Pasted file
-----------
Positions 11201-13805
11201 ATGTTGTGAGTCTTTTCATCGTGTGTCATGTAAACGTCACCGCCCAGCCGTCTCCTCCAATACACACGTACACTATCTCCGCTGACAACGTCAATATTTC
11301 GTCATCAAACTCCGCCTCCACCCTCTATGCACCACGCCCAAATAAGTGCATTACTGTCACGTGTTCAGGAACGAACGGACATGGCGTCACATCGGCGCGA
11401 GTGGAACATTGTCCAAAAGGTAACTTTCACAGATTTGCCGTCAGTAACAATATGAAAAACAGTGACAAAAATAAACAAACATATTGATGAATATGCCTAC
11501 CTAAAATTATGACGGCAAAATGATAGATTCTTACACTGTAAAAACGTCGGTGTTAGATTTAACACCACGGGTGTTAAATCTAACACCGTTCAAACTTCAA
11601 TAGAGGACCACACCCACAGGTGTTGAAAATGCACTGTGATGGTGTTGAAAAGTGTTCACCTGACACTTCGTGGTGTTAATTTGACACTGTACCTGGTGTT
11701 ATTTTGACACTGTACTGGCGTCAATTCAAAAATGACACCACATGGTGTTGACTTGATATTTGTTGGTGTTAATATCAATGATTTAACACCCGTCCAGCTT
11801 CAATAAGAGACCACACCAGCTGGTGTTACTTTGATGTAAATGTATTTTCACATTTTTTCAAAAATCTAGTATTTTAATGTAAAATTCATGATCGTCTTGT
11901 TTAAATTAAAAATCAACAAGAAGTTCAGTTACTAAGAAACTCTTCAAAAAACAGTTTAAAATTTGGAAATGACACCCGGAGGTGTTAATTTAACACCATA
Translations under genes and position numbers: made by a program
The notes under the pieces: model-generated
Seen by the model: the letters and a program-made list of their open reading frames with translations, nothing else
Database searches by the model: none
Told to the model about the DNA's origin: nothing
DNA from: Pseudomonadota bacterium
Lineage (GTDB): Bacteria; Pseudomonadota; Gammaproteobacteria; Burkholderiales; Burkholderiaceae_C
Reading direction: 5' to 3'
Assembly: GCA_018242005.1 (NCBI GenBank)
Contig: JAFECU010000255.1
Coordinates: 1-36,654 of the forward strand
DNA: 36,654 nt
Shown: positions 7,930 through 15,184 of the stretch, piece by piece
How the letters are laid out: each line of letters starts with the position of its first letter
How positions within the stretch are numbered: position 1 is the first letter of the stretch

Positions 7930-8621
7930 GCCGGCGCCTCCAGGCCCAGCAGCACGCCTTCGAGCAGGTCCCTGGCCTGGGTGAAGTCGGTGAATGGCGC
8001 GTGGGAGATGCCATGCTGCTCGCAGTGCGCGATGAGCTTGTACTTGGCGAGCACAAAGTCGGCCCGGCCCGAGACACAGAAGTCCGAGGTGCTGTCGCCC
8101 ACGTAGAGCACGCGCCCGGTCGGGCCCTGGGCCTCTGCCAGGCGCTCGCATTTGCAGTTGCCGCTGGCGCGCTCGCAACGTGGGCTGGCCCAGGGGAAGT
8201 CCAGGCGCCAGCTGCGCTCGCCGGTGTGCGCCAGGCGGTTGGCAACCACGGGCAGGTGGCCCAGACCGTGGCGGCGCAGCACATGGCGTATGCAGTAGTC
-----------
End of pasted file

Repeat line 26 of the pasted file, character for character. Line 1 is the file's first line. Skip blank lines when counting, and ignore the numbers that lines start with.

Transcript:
7930 GCCGGCGCCTCCAGGCCCAGCAGCACGCCTTCGAGCAGGTCCCTGGCCTGGGTGAAGTCGGTGAATGGCGC